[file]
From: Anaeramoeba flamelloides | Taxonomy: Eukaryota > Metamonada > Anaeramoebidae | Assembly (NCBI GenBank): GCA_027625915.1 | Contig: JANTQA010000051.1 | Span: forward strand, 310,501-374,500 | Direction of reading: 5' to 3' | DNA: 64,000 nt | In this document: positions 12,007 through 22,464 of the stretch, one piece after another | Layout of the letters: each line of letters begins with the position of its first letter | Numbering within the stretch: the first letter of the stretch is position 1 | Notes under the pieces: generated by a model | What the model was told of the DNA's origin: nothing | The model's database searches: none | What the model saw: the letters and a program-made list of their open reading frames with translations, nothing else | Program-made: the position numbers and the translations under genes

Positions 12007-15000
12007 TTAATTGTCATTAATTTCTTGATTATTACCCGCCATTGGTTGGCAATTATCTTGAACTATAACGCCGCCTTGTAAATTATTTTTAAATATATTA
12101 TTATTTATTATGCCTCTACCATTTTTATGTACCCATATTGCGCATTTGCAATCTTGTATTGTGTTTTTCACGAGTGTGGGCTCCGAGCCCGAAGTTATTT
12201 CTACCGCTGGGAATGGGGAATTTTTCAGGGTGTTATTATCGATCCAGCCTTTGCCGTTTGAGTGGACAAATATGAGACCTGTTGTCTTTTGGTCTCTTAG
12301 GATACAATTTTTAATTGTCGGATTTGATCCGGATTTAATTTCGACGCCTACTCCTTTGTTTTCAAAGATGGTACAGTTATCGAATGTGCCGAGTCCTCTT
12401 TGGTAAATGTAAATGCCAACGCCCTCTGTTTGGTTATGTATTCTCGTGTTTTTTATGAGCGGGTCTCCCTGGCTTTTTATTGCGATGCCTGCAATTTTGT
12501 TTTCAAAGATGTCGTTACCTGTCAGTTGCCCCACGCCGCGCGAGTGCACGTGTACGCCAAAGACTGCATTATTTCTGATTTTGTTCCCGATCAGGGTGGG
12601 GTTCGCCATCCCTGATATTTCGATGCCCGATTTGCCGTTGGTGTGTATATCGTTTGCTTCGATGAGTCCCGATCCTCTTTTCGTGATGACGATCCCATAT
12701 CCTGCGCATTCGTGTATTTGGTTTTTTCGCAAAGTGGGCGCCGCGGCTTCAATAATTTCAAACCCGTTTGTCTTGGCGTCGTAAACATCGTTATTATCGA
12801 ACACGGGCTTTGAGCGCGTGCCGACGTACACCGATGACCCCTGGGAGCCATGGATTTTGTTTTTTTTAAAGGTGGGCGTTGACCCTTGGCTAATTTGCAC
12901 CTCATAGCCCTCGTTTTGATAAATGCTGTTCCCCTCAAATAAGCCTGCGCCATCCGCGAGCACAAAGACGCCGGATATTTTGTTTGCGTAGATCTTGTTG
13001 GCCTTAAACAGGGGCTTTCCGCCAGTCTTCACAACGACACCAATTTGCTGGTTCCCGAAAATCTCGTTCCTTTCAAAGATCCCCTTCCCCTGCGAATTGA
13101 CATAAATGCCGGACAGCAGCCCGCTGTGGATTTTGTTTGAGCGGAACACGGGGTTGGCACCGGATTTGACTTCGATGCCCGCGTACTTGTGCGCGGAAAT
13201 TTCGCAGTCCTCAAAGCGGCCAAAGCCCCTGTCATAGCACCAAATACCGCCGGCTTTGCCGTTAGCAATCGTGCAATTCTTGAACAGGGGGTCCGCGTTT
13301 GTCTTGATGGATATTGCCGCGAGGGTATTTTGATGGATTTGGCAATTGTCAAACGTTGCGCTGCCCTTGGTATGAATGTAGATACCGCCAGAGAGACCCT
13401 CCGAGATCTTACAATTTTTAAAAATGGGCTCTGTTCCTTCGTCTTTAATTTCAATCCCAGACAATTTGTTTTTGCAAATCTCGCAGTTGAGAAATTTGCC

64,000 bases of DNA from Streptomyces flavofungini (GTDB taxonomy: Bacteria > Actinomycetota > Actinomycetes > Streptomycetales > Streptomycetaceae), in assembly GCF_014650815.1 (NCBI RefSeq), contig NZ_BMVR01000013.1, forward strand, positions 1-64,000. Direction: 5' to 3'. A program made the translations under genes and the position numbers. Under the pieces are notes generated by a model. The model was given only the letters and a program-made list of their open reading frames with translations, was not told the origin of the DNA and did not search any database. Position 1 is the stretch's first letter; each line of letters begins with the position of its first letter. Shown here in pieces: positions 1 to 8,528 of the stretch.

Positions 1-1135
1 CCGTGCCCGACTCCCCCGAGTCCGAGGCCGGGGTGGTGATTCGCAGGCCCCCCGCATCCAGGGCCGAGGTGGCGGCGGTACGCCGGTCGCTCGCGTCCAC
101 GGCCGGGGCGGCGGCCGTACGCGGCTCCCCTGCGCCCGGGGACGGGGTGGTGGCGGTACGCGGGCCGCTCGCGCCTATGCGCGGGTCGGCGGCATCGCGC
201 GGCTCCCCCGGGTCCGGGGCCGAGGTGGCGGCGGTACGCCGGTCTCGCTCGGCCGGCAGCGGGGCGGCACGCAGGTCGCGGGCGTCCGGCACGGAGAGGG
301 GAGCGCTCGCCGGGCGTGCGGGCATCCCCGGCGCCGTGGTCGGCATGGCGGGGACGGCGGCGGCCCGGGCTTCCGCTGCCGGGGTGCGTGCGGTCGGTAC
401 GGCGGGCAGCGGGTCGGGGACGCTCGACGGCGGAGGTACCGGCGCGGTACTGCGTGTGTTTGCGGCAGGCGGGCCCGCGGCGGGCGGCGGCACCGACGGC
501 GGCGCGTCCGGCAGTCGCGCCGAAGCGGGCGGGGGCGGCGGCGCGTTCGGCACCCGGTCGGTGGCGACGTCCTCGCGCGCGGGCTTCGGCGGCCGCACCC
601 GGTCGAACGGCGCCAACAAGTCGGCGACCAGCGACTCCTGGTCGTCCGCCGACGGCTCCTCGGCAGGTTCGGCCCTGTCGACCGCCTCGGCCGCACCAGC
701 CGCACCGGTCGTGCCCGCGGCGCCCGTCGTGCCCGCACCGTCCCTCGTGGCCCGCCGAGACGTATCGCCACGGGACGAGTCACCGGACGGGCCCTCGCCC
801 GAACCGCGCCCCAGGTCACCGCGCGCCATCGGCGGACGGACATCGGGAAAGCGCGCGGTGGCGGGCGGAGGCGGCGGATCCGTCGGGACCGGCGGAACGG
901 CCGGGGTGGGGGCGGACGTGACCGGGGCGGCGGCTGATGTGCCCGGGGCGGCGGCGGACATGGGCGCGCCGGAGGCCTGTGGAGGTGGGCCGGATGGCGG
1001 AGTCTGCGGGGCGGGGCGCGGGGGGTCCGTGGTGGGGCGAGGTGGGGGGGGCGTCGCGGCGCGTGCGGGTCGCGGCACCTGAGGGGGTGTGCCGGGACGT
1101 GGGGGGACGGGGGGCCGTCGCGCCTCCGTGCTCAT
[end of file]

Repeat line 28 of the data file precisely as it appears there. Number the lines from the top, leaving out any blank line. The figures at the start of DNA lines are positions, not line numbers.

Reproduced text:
801 GAACCGCGCCCCAGGTCACCGCGCGCCATCGGCGGACGGACATCGGGAAAGCGCGCGGTGGCGGGCGGAGGCGGCGGATCCGTCGGGACCGGCGGAACGG